December 21, 2010 |
When Israel decided to redesign its bank notes, it ran into some trouble: No one, apparently, fit the bill. A year ago, a committee empowered by the Bank of Israel chose Theodor Herzl, David Ben-Gurion, Menachem Begin and Yitzhak Rabin to adorn the country's four bank notes. A balanced choice, many would say: the visionary of the Jewish state, Israel's first prime minister, the hawk who forged peace with Egypt, and the soldier-turned-dove who made peace with Jordan and was slain while advancing the process with the Palestinians.
February 7, 2010 |
Among the copious anecdotes that Leon Botstein likes to relate about Richard Wagner and his ugly anti-Jewish views is an ironic one involving Zionist Movement founder Theodor Herzl. As Botstein has detailed in an essay, in 1895 Herzl was a journalist in Paris covering the Dreyfus affair, an army scandal with anti-Semitic taints that rocked French society. When he wasn't filing news reports, Herzl attended the Paris Opera, where he absorbed Wagner's volcanic music. He was inspired both by the German composer's artistry and his ideas about community-building, which some scholars believe helped shape Herzl's concept of a Jewish homeland.
September 21, 2006 |
It took more than half a century to fulfill Theodor Herzl's dream of a Jewish state. But it would take Israel even longer to meet Herzl's more intimate last wishes: to have his children buried next to him. On Wednesday, more than seven decades after their deaths, the bodies of two of Herzl's children were laid to rest here near the grave of the famed Zionist leader, whose public legend left little room for the unhappy saga of his troubled children.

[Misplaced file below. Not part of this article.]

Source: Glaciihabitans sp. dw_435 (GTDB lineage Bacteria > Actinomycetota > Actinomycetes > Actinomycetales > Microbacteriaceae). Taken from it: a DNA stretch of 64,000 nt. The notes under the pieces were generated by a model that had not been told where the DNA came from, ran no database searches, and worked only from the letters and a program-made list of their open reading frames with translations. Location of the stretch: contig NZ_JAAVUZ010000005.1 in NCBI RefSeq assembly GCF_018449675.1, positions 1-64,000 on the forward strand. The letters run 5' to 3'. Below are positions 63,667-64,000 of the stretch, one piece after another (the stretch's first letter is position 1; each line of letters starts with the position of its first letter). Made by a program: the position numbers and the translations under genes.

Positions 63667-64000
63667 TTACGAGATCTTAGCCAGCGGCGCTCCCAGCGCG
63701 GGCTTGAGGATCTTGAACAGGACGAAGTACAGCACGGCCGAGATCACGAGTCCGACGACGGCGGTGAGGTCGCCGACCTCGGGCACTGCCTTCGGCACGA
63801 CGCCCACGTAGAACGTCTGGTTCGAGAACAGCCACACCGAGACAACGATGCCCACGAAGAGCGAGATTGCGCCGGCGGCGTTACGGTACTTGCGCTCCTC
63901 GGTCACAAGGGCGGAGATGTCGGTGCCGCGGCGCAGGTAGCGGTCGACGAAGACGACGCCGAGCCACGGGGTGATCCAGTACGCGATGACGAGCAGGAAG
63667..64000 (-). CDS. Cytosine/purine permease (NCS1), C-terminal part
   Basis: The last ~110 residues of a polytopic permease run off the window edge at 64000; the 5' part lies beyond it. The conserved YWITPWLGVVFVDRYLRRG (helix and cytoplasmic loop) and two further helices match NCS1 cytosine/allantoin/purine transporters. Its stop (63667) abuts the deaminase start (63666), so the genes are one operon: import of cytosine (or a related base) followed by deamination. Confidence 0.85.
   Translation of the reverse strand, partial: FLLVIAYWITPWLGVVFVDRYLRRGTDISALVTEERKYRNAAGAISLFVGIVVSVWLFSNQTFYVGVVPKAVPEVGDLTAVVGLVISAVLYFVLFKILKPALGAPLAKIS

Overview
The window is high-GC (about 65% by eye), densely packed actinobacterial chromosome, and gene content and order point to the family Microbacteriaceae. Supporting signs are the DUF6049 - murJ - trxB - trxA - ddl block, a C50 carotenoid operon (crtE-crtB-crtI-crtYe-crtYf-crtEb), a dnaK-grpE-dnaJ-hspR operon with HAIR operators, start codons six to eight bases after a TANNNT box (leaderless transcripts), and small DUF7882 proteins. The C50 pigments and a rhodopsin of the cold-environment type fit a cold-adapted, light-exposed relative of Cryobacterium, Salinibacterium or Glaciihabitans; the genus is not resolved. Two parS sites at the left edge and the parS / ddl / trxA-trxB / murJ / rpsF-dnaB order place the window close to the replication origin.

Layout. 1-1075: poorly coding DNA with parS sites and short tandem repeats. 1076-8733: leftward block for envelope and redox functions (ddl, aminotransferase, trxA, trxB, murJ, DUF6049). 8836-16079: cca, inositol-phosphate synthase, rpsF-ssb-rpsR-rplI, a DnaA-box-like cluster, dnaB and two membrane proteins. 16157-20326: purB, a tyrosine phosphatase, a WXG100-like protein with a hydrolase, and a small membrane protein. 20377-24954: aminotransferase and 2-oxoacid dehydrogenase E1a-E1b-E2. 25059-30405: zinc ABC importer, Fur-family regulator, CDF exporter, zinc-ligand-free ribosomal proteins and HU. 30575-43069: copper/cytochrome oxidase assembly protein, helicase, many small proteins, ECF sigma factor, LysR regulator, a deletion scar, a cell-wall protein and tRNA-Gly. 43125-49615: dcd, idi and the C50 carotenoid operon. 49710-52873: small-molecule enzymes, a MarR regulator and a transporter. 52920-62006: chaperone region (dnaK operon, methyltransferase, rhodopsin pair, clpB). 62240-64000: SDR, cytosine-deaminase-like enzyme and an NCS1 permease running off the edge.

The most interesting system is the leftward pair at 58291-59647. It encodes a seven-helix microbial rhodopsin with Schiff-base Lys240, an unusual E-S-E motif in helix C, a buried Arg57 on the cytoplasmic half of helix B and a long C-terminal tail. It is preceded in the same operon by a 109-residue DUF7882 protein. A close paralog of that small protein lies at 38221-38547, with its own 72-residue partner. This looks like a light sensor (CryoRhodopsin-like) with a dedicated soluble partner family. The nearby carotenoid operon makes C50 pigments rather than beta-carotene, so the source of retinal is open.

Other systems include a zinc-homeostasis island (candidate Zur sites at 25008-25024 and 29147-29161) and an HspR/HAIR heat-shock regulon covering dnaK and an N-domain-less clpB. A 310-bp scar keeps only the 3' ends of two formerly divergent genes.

January 22, 1995 |
Just 100 years ago, in late 1894, a French army officer of Jewish extraction was arrested, tried and falsely convicted of treason. The trial of Captain Alfred Dreyfus, and his formal degradation on a barracks square in front of a mob that shouted "Death to the Jews!" was witnessed by the Paris correspondent of a Vienna newspaper. Months later, Theodor Herzl wrote "The Jewish State," his clarion call for resolving the apparently irresolvable "Jewish problem": the misery of the poor Jews living in eastern Europe under the Tsar, but also the false and humiliating--and, as the Dreyfus Affair suggested, precarious--position of supposedly emancipated Jews in the West.
February 15, 1992
Theodor Herzl Gaster, 85, a renowned scholar who published the first English translation of the Dead Sea Scrolls. Gaster published "The Dead Sea Scriptures," the first translation of the ancient scrolls, in 1957. The book sold more than 200,000 copies. The scrolls, written by a Jewish sect around the time Christianity was founded, were discovered in a cave in 1947. His other books included "Myth, Legend and Custom in the Old Testament" and "The Oldest Stories in the World."
CALIFORNIA | LOCAL
November 11, 1988
"Can Evil Beget Good"? Definitely! The evil act of the crucifixion of Christ led to the good act of the establishment of Christianity. The evil act of the Holocaust brought about the realization of a Jewish state--the land of Israel. True, Theodor Herzl in 1896 initiated the idea of a Jewish state, but there is some doubt whether without the Holocaust a Jewish state would have been established in this century. I can understand the objections of many persons who feel it is unethical to use data obtained in the most horrible way imaginable.